- Food & Drink
- Travel & Lifestyle
- Arts & Culture
- News & City Info
More than three months after a fire destroyed one of Penticton’s oldest heritage homes, city staff are now looking for direction to begin the removal of the fire-damaged structure.
During the regular council meeting on Tuesday, June 7, city staff will be asking council to declare the property at 434 Lakeshore Drive as an unsafe nuisance that requires demolition, removal of all debris and levelling of the site.
On Mar. 7, 2022, more than 30 members of the Penticton Fire Department responded to the fire that destroyed everything except a 1.5 metre chunk of wall and the concrete foundation.
It was later determined that a gas explosion caused the fire, destroying the home which was originally built in 1912 for JJ Warren, president of the Kettle Valley Railway at the time.
In early May, a letter was sent to the owners encouraging them to contact the city to discuss the requirements for obtaining a building permit for repairs or alterations to the house.
On May 16, the city’s bylaw services received a complaint that the property was unsightly. The complainant also expressed concern that “exposed materials may be hazardous to the health of the neighbouring residents.”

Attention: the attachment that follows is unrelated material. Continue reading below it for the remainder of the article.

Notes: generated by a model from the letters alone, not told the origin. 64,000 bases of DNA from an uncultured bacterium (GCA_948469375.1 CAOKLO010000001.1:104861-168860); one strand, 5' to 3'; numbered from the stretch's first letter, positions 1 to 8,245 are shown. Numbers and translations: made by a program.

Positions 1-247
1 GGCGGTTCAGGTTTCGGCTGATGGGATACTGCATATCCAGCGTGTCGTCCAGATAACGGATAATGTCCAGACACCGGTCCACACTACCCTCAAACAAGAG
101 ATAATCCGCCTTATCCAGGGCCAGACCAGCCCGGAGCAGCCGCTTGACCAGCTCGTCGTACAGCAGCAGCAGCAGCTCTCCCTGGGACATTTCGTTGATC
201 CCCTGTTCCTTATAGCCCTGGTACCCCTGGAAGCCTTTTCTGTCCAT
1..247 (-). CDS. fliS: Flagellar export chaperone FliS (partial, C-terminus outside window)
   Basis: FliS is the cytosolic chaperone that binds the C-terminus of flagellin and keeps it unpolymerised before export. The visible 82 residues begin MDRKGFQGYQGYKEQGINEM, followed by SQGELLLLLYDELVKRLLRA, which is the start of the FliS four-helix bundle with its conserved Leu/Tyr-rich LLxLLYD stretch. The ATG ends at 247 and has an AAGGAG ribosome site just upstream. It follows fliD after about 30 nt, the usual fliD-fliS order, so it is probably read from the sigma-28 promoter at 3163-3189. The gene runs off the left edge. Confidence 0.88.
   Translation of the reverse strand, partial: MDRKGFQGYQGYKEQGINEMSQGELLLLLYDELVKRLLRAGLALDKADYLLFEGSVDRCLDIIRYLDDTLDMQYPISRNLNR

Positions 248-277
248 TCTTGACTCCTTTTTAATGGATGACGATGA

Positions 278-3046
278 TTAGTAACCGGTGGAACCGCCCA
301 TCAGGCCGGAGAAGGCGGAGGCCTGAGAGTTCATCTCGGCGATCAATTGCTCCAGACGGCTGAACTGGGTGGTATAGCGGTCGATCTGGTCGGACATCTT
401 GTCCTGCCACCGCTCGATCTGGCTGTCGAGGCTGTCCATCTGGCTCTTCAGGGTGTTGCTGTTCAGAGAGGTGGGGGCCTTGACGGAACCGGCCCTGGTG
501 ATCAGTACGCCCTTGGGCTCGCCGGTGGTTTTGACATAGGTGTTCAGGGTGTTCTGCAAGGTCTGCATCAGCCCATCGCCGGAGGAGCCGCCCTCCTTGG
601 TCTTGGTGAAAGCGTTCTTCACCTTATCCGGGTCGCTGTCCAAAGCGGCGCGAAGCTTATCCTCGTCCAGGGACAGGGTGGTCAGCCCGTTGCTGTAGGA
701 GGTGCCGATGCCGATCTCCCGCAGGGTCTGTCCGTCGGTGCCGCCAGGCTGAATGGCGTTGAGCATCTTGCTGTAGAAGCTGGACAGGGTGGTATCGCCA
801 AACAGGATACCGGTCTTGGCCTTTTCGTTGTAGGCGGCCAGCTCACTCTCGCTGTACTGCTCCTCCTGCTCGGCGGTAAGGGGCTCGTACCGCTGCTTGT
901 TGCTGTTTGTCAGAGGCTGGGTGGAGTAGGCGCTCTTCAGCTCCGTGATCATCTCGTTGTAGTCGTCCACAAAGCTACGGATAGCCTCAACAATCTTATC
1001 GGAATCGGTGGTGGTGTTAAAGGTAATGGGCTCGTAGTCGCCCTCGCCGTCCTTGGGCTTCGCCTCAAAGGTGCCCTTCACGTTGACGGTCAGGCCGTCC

Three days later, after a visit to the property, city staff determined that no remediation to the property had been attempted since the fire.
“Staff were informed that the owners had been awaiting approval of an insurance claim for eight weeks and were unwilling to spend additional funds on the property until that process has concluded,” reads staff’s report.
“The owners advised that there were currently no re-development plans for the property at this time.”
City staff are recommending that council pass the resolution deeming the property a hazardous nuisance and that it be cleaned up by July 11, 2022.
Staff’s report explains that if the owners do not complete the demolition and other actions by that time, the city will take over the work. However, the owners would be in debt with the city which would be collected in the same way as property taxes.
Finally, staff’s report explains that the land is valued at more than $1.1 million. If it is necessary for the city to take over the remedial actions, “sufficient equity in the property exists for the recovery of the city’s incurred expenses.”